EXAMPLE 9 POLYMERIZATION OF V BUTADIENE WITH ETHYL LITHIOALKYL ACETALDEHYDE ACE- TAL The diethyl ether solutions or hexane slurries of lithium acetal initiators, ethyl 3-lithiopropyl acetaldehyde acetal and ethyl 6-lithiohexyl acetaldehyde acetal, as prepared in Example 5 and Example 6, were used as initiators for the polymerization of butadiene. A series of runs was made using variable amounts of initiator. The recipe was as follows:
Butadiene, parts by weight 250 n-Hexane 1000 Initiator, milliequivalents Variable Time, hours l2 Temperature 15 C.
The amount of initiator is variable, depending upon the molecular weight desired (e.g. gms.monomer/eq. initiator kinetic molecular weight 171,
A butadiene-hexane blend was charged into a reactor purged with N or into baked, purged beverage bottles. The acetal-RLi initiator was added and the reactants were agitated throughout the polymerization period. Acetal-R-polybutadienyl lithium was produced- Such polymers which include a lithium metal at one end of the polymer chain and an acetal or ketal group at the other end of polymer chain are characterized by particularly narrow molecular weight distributions (MWD). MWD, hereafter will be used to designate the ratio, El /M as determined by gel permeation chromatography.
Good molecular weight control is possible with such initiators; the molecular weight of a polymer is thus dependent only on monomer and initiator charges. The preferred molecular weight range for chain-extendable liquid polymers, however, is from 60010,000.
The foregoing is illustrated of the production ofa homopolymer. Other conjugated diene monomers'may be used such as isoprene, piperylene, chlorobutadiene, etc., with other solvents usually employed in polymerizations and particularly aliphatic hydrocarbons.
The foregoing is likewise illustrative of copolymerization in which any of the foregoing-mentioned conjugated dienes and vinyl monomers are copolymerized. The amount of initiator employed will depend upon the concentrations employed and the temperatures employed may be those which are usual in copolymerization reactions. The temperature above given is illustrative and the reactions may be carried out at any usual polymerization temperature. I
Polymers and copolymers having the formula Acetalor Ketal-R-P-Li and a wide range of properties are prorinnihlp innlnrlinc flnwahle nrntlllCtS m resilient solids of higher and lower glass transition temperatures. A wide variety of products, including those mentioned in the preliminary portion of this patent application, are obtainable, and such products may be used in reactions which are described in what follows.
The lithium alkyl ketals may be used as initiators in similar reactions.
The processes and products described and mentioned in connection with Example 9 are new. 2. THE PRODUCTION OF MONOACETAL AND MONOKETAL POLYMERS AND COPOLYMERS BY TERMINATING SUCH LIVE POLYMERS AND COPOLYMERS WITH ALCOHOLS, e.g. METHA- NOL, ISOPROPANOL, ETC.
The polymers and copolymers are new. The following formula is representative of the polymers and copolymers which are produced.
3. THE PRODUCTION OF DIACETAL, DIKETAL, POLYACETAL AND POLYKETAL R-POLYMERS AND R-COPOLYMERS BY TERMINATING THE AFORESAID LIVE POLYMERS AND COPOLY- MERS WITH A DIFUNCTIONAL OR POLYFUNC' TIONAL JOINING AGENT.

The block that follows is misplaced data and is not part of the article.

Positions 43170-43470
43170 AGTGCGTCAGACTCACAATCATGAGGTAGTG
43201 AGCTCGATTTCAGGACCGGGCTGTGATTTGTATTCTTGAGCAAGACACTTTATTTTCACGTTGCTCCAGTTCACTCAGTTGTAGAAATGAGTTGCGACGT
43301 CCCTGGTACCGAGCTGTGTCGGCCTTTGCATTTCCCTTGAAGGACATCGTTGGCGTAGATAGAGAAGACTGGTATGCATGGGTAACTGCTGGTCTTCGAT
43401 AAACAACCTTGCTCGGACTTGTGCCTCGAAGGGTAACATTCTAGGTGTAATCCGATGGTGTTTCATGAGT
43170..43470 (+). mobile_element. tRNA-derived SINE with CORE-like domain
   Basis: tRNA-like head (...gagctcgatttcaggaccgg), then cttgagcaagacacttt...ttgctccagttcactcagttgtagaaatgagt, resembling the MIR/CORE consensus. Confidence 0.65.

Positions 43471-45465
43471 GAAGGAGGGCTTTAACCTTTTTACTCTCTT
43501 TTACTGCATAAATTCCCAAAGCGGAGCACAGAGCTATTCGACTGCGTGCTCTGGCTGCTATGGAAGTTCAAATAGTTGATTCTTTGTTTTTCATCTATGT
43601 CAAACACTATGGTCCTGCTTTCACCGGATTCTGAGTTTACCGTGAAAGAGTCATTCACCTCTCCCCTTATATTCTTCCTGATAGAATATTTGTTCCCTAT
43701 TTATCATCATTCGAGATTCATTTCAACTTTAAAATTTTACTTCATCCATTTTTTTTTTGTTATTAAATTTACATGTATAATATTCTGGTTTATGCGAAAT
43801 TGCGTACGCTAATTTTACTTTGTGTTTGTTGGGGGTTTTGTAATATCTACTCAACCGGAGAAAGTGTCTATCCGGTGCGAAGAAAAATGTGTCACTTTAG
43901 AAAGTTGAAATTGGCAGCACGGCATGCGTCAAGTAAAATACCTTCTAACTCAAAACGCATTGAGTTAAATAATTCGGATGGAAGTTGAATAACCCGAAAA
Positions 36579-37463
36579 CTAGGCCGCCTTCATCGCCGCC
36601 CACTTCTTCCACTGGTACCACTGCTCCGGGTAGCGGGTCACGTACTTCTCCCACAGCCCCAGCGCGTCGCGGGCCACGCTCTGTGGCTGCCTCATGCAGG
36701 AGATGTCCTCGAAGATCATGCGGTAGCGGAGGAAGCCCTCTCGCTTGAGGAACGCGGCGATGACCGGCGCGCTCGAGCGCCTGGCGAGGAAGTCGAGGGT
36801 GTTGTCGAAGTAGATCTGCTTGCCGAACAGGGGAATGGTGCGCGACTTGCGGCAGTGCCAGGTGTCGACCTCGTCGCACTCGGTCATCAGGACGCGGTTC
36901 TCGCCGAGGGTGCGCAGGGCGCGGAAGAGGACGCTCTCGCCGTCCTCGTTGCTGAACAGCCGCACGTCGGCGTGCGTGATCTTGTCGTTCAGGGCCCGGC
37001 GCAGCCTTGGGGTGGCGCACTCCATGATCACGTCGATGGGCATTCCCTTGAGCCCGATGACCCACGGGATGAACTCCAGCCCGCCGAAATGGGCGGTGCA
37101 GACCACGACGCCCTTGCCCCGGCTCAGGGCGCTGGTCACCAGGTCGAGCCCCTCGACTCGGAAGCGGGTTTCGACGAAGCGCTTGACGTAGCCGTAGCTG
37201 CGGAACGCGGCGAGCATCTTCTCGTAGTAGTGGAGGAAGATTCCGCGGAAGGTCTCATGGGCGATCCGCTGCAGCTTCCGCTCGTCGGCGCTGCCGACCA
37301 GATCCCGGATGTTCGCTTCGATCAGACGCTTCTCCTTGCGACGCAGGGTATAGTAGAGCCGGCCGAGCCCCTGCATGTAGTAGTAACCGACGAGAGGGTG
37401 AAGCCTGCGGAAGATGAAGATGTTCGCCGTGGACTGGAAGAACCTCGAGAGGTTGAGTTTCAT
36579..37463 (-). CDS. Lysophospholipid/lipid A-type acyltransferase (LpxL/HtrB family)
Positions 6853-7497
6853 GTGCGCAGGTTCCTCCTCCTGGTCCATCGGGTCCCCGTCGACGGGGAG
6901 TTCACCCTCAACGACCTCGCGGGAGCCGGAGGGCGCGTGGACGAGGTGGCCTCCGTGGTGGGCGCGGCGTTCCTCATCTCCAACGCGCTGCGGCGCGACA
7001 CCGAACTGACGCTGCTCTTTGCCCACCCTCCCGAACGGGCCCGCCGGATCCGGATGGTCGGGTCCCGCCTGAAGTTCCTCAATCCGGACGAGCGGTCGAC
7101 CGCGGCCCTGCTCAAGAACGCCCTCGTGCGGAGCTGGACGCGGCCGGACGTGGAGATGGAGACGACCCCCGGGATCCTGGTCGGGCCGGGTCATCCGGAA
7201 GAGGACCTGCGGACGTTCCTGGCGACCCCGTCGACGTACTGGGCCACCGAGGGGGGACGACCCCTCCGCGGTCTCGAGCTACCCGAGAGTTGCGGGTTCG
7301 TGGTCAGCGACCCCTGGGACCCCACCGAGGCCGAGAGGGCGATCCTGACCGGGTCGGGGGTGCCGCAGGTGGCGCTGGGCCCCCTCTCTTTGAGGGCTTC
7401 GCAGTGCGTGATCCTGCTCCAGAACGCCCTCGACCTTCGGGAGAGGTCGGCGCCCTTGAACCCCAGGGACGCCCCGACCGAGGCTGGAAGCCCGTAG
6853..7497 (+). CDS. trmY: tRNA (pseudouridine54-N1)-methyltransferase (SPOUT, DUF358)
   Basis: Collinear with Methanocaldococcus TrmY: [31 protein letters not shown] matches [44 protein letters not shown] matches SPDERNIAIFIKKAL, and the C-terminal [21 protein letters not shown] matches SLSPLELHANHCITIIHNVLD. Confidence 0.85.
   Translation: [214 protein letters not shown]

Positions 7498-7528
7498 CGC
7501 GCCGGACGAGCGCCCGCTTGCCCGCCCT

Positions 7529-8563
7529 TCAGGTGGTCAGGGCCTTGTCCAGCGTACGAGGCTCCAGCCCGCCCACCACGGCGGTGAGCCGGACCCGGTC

The diand poly-acetal or ketal-R-polymers and -R copolymers and process for preparing the same are new. They are not anticipated by such art as NASA nol, ethanol, isopropanol, etc. The reaction can be car- 3 ried out at any temperature from C. to room temperature or above.
EXAMPLE l0 ACETAL-R-POLYBUTADIENE An excess of methanol was added to the hexane solution of live acetal-R-polybutadienyl lithium which may contain a small amount of ether as described in Example 9. The mixture separated into two layers. The methanol layer, containing lithium methoxide (a by-product of the reaction) was discarded. Antioxidant (0.5 part for every 100 parts of polymer) was added to the hexane layer, containing the polymer. The polymercontaining layer was concentrated and dried on a rotary vacuum evaporator. The molecular weight distribution and compositions of various polymers were determined, and are recorded in the following table.
The presence of the acetal end group was established by infrared analysis of the products (strong COC absorption at 8.89.5p.).
Acetal or Ketal-R-P-Si-P-R-Acetal or Ketal used as the joining agent.
The dior poly-acetal or ketal-R-polymers or -R-copolymers are usually prepared at a low temperature, and the joining agent may be added at this temperature, which may be as low as 35 C., but usually a higher temperature will be used, up to 50 C. in order to increase the speed of the reaction.
EXAMPLE 1 l DIMETHYL DI( ACETAL-R-POLYBUTADIENYL)SILANE A solution of live acetal-R-polybutadienyl lithium (0.08 mole), (prepared according to Example 9) was cooled to 0 C. A stoichiometric amount of Cl Si(CH (0.04 mole) was added incrementally to the acetal-R- TABLE 1 POLYMER MOLES MICROSTRUCTURE NO. lNlTlATOR lNlTlATOR g. BUTADIENE CONVERSION MWD Cisl.4% Trans-1.4% 1.2% T.F.7(
l A* 0.024 78.5 1.06 21.9 41.7 36.4 87.3 2 A 0.020 78.5 100 L05 16.5 44.9 38.6 90.3 3 8" 0.020 78.5 100 L07 l0.5 35.5 54.0 89.4
Ethyl ti-lithiohcxyl acetaldchydc acetal "Ethyl 3-lithiopropyl accialdchydc acclul T.F.
Empiricully determined total 7: unsuturatiun (of all microstructurcs) in the polymer.
polybutadienyl lithium with vigorous stirring. After 20 hours the mixture was allowed to warm to room temperature (28 C. An excess of n-butyllithium was then added to react with any unreacted Cl Si(CH and then the batch was dropped into an excess of methanol 5 containing 0.5 part of 2,6-di-tert.-butyl-4- methylphenol. The solvent was stripped on a rotary vacuum evaporator. Two such examples were pre- An excess of nbutyllithium was then added to react with any unreacted Cl SiCH and then the batch was dropped into an excess of methanol (containing 0.5 part DBPC). The solvent was stripped on a rotary vacuum evaporator. The polymer is characterized in Table III. The presence of acetal terminal end groups was demonstrated by strong CO C absorption (8.8-9.5;1.) in the infrared spectrum of this polymer.